Eighty-seven minutes in the company of 18-year-old Nobel Peace Prize laureate Malala Yousafzai is time very well spent, and that alone merits a recommendation for “He Named Me Malala,” an expectedly stirring portrait of the exceedingly smart and courageous Pakistani teenager who defied the Taliban and lived to tell the tale. But while it’s difficult to feel anything other than awe and respect for this genuinely inspiring figure, whose advocacy for women’s education worldwide has made her a hero to millions and a target for many, it’s also hard not to wish director Davis Guggenheim had approached Yousafzai’s still-growing legacy with a bit less heart-tugging slickness and a greater willingness to delve beneath the surface. Still, as fronted by an internationally beloved subject whose warmth, intelligence and fierce humanity all but radiate from the screen, this classy, crowd-pleasing Fox Searchlight item could emerge as one of the better-attended theatrical documentaries of recent vintage.
The first thing you may notice about this handsome visual companion piece to “I Am Malala,” the 2013 book that Yousafzai co-authored with Christina Lamb, is the mysterious construction of its title — one that firmly establishes Malala’s father, Ziauddin, as a figure of near-equal prominence in the story. It was Ziauddin, after all, who named her after a legendary Afghanistani heroine who took up her flag and rallied Pashtun fighters against British invaders during the 1880 Battle of Maiwand, which is artfully visualized here in the first of many animated sequences (designed by Jason Carpenter and produced by Irene Kotlarz). While the 19th-century Malala was tragically killed in battle, Malala Yousafzai is happily still with us after having survived a bullet to the head, fired by a Taliban fighter seeking to silence her activism in her Swat Valley home village. Yet the implication is clear enough, and as Ziauddin notes onscreen, he seemed to sense intuitively that his one and only daughter was destined to be a powerful voice for many, and that she might be destined to reap a terrible price for her boldness.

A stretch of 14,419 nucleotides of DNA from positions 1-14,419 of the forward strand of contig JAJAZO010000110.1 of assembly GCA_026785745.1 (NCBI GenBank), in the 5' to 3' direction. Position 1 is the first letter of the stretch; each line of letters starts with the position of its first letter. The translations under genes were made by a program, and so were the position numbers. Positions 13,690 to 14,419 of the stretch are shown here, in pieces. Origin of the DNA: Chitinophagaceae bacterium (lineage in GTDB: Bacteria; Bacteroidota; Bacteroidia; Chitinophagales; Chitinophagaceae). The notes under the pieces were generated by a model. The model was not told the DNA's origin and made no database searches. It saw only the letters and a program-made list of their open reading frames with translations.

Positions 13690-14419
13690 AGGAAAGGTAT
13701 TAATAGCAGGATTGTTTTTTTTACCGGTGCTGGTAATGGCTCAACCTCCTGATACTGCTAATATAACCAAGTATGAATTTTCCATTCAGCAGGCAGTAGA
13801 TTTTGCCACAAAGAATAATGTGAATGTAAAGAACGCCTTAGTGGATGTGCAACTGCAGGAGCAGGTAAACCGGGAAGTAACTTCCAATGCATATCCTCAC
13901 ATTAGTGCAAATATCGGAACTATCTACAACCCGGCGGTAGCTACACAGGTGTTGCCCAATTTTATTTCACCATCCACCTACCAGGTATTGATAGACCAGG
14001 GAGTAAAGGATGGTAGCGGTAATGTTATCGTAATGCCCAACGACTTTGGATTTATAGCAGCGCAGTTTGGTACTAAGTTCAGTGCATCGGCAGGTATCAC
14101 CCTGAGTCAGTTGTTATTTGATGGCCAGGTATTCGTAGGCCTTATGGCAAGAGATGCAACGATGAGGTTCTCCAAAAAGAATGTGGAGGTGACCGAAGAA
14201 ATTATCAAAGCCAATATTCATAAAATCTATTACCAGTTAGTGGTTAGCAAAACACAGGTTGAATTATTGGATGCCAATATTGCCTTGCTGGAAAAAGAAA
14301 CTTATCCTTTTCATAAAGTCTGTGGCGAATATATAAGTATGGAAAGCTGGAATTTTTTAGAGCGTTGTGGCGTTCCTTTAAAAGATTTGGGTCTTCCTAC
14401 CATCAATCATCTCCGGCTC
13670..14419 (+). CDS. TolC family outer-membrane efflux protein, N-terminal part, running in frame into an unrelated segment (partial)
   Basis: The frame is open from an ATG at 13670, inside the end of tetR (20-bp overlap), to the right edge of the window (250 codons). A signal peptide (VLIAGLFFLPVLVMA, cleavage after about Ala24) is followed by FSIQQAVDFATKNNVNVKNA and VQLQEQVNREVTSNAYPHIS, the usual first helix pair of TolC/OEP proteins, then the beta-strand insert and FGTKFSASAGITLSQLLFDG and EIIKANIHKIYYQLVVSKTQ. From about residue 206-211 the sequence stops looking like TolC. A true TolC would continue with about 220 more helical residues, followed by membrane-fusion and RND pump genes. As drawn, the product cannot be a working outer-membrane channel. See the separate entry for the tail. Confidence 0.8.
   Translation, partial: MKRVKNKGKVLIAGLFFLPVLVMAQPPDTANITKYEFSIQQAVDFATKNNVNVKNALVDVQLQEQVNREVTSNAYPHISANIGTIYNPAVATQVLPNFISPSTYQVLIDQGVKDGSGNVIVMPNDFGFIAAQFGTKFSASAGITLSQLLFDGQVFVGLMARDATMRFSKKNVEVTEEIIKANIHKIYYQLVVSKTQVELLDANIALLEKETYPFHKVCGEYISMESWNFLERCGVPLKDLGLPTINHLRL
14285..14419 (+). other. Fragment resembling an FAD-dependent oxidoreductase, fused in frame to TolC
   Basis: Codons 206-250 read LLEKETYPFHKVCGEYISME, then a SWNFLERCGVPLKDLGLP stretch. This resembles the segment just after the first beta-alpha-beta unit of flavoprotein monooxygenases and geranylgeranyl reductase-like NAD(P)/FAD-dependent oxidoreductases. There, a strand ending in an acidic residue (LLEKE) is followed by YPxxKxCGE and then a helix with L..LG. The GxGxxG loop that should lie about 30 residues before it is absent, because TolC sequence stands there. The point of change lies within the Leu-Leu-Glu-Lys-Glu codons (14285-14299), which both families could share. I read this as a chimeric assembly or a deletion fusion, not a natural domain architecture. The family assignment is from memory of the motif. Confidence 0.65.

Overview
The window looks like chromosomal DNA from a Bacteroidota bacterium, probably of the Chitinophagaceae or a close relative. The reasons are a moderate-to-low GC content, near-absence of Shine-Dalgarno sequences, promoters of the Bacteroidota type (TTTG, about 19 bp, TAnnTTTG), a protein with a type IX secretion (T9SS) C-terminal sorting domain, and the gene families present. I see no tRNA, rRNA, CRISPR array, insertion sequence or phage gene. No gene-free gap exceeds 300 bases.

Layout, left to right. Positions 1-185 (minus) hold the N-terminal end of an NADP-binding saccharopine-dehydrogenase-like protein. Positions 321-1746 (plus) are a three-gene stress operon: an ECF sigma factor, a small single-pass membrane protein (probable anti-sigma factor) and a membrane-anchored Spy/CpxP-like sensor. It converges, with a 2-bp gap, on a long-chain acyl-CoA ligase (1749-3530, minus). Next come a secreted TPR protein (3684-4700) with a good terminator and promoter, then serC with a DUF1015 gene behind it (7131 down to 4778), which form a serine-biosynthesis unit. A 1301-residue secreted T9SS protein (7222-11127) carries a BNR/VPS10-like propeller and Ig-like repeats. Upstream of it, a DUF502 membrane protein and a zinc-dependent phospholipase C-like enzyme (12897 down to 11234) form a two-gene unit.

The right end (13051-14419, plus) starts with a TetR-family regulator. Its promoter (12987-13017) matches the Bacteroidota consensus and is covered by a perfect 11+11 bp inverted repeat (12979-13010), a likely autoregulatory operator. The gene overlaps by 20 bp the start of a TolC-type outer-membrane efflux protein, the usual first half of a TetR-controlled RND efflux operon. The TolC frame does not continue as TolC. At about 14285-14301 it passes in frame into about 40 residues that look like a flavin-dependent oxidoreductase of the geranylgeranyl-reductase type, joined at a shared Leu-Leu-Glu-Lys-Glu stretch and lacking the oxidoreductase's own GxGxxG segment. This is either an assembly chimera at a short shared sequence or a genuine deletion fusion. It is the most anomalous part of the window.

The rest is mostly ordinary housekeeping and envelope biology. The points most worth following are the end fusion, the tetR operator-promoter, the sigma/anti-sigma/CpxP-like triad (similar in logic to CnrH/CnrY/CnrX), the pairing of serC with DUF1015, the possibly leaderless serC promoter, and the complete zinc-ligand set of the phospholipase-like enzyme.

The grim circumstances of the October 2012 attack on Malala in her native Swat Valley — in which a Taliban fighter stopped her school bus and shot her in the head, seeking to silence her activism — are briefly laid out early on, then revisited at length near the end of the film for maximum emotional effectiveness. Before that point, Guggenheim (who filmed over an 18-month period) treats us to warm, intimate footage of the Yousafzai family at home in Birmingham, U.K., seemingly well adjusted to their new life. Unsurprisingly, this is some of the most effortlessly appealing and human-scaled material in the film. We watch as Malala mercilessly teases her two scene-stealing younger brothers, when she’s not spending hours on homework and fretting about exam scores (earning top marks here, she humbly tells us, is a lot harder than it was in the Swat Valley). During a few moments of downtime, Guggenheim has fun trying to get her admit that, despite her unwillingness to adopt Western dating customs, she has a bit of a crush on Pakistani cricketer Shahid Afridi. And Brad Pitt.